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Conference on Industrial Land Use

UC BERKELEY. NOVEMBER 2007. Many Bay Area cities are currently trying to decide how much of their industrial land supply to convert to residential and commercial uses. This symposium helped to coordinate the conversation going on in various municipalities by offering a macro perspective on the demand for industrial land. Key academic and professional planning experts discussed the nature of industrial land demand in the 21st century economy, the emerging arrangement of land uses in California's mega-regions, green industry and building issues, and trends in residential development. For this project we have developed a repository of industrial land studies from across North America.

The Industrial Land Debate: Arguments, Assumptions, and Alternatives >>
Karen Chapple, Professor and Executive Director, Center for Community Innovation
Importance of Central Area Land Supply for Bay Area Goods Movement >>
Linda Hausrath, Principal, Hausrath Economics Group
A Health Perspective on the Use and Reuse of Industrial Land >>
Rajiv Bhatia, MD, Director of Occupational and Environmental Health, San Francisco Department of Public Health
Making the Case for Industrial Land >>
Dena Belzer, Principal, Strategic Economics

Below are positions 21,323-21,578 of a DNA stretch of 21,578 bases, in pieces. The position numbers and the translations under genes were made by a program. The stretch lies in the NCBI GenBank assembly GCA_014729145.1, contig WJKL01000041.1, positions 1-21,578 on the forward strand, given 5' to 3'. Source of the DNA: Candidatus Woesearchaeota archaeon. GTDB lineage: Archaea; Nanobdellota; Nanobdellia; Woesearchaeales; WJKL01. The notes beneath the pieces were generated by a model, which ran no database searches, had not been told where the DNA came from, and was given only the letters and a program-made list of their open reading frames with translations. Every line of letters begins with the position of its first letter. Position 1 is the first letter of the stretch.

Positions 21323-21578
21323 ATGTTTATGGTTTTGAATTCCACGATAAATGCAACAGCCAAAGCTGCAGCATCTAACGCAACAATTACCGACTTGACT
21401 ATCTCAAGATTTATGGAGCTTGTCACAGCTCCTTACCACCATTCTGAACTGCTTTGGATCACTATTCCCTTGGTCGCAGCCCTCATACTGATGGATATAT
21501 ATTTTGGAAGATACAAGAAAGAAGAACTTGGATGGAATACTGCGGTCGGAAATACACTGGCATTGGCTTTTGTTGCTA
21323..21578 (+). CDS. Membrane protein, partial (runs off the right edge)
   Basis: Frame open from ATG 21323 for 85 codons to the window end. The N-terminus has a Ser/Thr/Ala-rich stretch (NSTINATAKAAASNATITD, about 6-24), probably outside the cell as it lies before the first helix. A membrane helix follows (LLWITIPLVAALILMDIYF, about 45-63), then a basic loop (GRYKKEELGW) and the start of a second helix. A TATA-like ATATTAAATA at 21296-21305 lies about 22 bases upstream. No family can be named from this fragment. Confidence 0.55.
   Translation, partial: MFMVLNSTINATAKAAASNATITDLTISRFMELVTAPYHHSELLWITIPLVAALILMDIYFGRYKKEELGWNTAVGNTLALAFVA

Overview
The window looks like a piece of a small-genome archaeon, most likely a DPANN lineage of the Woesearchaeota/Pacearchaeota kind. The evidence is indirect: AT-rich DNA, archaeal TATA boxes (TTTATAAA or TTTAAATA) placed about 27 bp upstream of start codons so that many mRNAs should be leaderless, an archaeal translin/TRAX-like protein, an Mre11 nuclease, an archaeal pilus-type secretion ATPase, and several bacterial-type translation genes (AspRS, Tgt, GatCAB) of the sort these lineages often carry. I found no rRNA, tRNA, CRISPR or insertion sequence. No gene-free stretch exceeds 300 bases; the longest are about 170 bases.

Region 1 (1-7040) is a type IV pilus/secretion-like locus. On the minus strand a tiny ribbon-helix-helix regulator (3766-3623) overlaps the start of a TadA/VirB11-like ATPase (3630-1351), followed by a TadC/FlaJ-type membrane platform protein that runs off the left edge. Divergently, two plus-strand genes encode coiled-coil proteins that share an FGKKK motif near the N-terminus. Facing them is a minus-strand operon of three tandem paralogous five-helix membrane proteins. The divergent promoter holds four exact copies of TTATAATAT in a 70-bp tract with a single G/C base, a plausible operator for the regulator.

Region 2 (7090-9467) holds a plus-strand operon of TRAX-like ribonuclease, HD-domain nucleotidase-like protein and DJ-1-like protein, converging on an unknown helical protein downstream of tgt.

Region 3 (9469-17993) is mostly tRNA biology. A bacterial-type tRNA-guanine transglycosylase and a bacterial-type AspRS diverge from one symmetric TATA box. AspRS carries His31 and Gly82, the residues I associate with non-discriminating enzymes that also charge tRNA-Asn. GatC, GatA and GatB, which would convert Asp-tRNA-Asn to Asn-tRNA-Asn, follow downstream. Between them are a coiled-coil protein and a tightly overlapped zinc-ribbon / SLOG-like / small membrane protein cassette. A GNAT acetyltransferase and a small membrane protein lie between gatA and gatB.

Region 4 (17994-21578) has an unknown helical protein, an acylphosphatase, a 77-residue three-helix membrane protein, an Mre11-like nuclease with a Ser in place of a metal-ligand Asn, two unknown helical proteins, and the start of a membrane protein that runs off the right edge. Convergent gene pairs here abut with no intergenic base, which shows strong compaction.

The Future of Past Industrial Lands:  A San Francisco Story >>
Amit Ghosh, Chief Planner, City and County of San Francisco
Preservation of Employment Land >>
Laurel Prevetti, Assistant Director, Dept. of Planning Building and Code Enforcement, San Jose
Prado Presentation >> (forthcoming)
Margot Lederer Prado, Industrial and Brownfields Specialist, Community and Economic Development, City of Oakland
Holliday Presentation >>
Rick Holliday, Holliday Development
List of Attendees >>
We have posted questions from the conference here. Please join the discussion!
Presentations page >>

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NEW & NOTEWORTHY

Industrial Land Reports from Cities and Regions throughout the US and Canada

Conference on the Arts and Community – January, 2008

Art and artists have come to be seen as catalysts for neighborhood change, both positive and negative.  This symposium, sponsored by CCI jointly with UCB's Department of Theater, Dance, and Performance Studies, examined what creative venues mean for neighborhood identity and future from the perspective of community-based arts organizations, neighborhood advocates, funders, and the artists themselves.

© 2012 Center for Community Innovation at the Institute of Urban & Regional Development at UC Berkeley